To be standing by the flag not feeling
Shameful, racist or partial


I dislike all tribal elements and partisanship in whatever shape or form because they just drag us down to the level of animals- so unsurprisingly I'm not particularly fond of flags. Anyone who's witnessed football hooliganism is no doubt a strong believer in the evolutionary chain.

I've been to America too and boy do they let you know you're there- the flag is hardly ever out of sight. Handy really, as I was forgetting what country I was in every 2 seconds.

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"...And We'll Fly-y The Fla-a-a-ag?"
« Reply #34 on: June 02, 2006, 01:23:28 PM »
It's always made me a bit wary when, during various conflicts, protesters against said conflicts start flying "the enemy"'s flag when their "own" side's come out. The way that anti-Vietnam war protesters carried the Vietnamese flag, or anti-Falklands campaigners started flying the Argentinian flag. Especially given that Galtieri was a fascist bastard (I was anti-Falklands war, just for the record) and that Vietnam's apparent idea of a good leader after the war concluded was Pol Pot.

To expand a little on what I said near the start of this thread, I reckon that a patriot (whatever their nation) doesn't need to fly a flag. Their love of their country is sufficient. It tends to be nationalists who love to string the colours up, shading into jingoists. And that's when I frequently start getting a bit worried and/or a bit angry.

There's a not-bad Steve Bell If... strip from about the time of Reagan's real shit-stirring in Afghanistan, where a slightly more astute redneck has a sudden epiphany, and says of Old Glory something to the effect of "now I know what this flag is - a way to cover up bad smells". It doesn't sum up all of the subtleties and subtexts of flag-waving, but it struck me as pretty accurate at the time, and to a degree still does.

"...And We'll Fly-y The Fla-a-a-ag?"
« Reply #35 on: June 02, 2006, 01:25:31 PM »
Wasn't Pol Pot Cambodian leader?  I thought the Vietnamese leader was Ho Chi Minh

"...And We'll Fly-y The Fla-a-a-ag?"
« Reply #36 on: June 02, 2006, 01:35:48 PM »
Quote from: "Catalogue Trousers"
I reckon that a patriot (whatever their nation) doesn't need to fly a flag. Their love of their country is sufficient.


I think this tends to be a nonsense, actually, going from personal experience. Do I love my country? Do I see signs of people around me loving theirs? I wouldn't know what signs to look for. I mean, what is my country? That's want I find I ask myself, when a debate comes up. I'm thinking of the taoiseach, the man that this country has chosen to represent then on an international scale. I don't think much of him, I don't think much of my countrymen's choice of governement, or their stance on issues of immigration, economics, religion. So what is there to love? I love my group of riends, I'm steeped in Irish literature, but i love it in the context of other nations. Ireland's colonial past is important to its literature, and its experince of colonialism is different to that of Spain or the UK. Do I love Ireland's colonial past, or its history? I think the matter of "loving" such notions is a bit daft.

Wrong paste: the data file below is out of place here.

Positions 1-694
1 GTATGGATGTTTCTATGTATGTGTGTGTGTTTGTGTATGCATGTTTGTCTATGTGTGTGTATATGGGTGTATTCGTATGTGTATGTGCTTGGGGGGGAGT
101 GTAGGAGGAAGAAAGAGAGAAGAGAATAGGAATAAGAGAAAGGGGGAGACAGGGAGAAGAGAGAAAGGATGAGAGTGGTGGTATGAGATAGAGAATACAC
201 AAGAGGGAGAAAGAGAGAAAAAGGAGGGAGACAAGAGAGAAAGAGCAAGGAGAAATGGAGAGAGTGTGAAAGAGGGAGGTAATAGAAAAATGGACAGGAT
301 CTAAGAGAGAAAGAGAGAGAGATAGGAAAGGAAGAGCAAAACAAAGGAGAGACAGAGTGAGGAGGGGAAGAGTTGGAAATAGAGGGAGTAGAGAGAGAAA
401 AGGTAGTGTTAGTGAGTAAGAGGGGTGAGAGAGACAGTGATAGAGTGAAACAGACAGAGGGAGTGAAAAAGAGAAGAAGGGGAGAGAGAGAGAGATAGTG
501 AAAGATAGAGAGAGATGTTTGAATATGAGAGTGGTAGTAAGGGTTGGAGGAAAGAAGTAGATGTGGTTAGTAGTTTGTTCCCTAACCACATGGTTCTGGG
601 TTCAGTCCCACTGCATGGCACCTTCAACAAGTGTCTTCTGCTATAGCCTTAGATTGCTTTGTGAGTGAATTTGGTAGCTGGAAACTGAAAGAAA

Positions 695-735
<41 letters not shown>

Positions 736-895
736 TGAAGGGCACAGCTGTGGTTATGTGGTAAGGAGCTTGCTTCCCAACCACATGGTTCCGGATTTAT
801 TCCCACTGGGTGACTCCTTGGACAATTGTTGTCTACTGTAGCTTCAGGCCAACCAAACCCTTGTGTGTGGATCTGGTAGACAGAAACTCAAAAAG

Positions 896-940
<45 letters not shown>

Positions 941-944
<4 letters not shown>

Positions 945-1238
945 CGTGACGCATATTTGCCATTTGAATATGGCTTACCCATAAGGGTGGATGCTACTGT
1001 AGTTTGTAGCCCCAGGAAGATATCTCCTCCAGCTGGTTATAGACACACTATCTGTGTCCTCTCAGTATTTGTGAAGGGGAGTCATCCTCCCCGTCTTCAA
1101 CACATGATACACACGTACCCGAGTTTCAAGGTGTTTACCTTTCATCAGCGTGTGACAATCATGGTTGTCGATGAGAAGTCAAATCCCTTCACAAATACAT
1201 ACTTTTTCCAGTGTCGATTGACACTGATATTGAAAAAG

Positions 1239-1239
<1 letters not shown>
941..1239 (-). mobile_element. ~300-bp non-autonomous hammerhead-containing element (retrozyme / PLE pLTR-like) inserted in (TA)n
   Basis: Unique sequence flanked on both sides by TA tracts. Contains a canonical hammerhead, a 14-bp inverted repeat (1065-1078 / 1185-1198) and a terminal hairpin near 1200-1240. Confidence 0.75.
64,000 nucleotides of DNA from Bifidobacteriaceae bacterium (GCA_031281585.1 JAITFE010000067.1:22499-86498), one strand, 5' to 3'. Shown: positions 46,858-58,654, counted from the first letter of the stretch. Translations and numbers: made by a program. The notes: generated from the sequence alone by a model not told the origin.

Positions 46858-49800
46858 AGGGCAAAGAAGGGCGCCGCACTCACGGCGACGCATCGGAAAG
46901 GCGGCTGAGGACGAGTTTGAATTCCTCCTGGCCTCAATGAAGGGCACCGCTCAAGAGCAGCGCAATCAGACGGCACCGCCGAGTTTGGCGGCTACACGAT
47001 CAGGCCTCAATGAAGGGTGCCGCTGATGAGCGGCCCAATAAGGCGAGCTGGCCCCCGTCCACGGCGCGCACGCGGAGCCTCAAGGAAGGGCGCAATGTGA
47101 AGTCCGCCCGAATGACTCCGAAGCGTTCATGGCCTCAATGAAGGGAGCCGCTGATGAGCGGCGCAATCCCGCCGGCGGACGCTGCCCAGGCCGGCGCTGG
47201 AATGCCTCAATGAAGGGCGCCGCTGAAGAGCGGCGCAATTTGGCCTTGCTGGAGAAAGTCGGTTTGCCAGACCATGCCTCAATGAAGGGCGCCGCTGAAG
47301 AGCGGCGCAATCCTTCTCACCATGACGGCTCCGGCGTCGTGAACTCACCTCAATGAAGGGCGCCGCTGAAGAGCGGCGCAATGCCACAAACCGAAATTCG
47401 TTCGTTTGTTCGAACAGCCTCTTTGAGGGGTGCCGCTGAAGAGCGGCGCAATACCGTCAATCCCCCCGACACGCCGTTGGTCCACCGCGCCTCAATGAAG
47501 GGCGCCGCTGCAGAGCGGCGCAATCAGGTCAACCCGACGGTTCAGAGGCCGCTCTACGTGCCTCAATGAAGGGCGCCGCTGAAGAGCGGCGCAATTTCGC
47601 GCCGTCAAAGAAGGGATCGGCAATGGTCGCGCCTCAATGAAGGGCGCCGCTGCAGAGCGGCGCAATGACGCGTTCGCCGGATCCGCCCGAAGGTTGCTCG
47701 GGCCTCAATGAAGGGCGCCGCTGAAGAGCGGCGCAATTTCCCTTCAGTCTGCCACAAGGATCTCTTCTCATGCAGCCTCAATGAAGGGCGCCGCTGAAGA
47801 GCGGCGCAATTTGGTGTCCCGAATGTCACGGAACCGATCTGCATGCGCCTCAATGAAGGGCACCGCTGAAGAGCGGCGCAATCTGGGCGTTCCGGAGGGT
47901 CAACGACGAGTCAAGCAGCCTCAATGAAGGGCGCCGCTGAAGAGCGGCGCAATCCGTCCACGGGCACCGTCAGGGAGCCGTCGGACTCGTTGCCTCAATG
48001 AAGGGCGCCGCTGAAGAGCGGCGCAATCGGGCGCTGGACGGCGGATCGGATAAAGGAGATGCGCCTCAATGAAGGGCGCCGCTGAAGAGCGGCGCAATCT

i think it's a fairly meaningless when people say they love their country. If you'd taken a baby from Kansas, and one from St Petersburg, and swapped them at birth, they'd grow up "loving" the countries they go on to grow up in. The baby bron in the USSR would probably come to despise Stalinism, the other baby would come to hate the US. So whenever one says "I love my country" either they are giving themselves over to an idea of their nation state and its principles, or they're trotting out the speak of any football supporter. If I love Ireland, its only in the sense that I love any country I've visited, it has its good points and its bad points. I love things about England, or at least of my experience of it.

"...And We'll Fly-y The Fla-a-a-ag?"
« Reply #37 on: June 02, 2006, 02:53:07 PM »
In the run-up to the World Cup, a friend of mine is refusing to get into any taxi with (English) flags / stickers in the window. I wouldn't act on my dislike of them to that extent but it's still a point of principle that I rather admire. The principle of "don't be proud of anything you can't help" is a good one and applies to my relationship with Englishness - there are plenty of historical / geographical factors that are unique to creating a sense of "England" - and, much as I generally dislike him, Paxman hits the nail with most of his book "The English." Having said that, the need to bind yourself to the country  in which you were born, strikes me as basically insane. I don't think you can publicly display a flag (in an unofficial context) without it being an aggressive act of some sort, including wearing football colours on non-match days.

People have mentioned the ubiquity of the stars and stripes - where do you stand on the idea of desecrating flags? Virtually every left-leaning critique of American values - including a lot of anti-establishment cinema - has used the flag in some way, not necessarily reappropriated but featured or lingered on. Have any of you spoken to Americans about their attitude to its ubiquity? And is it still the case that every American child has to be sworn in at school in front of  the flag?

Re: "...And We'll Fly-y The Fla-a-a-ag?"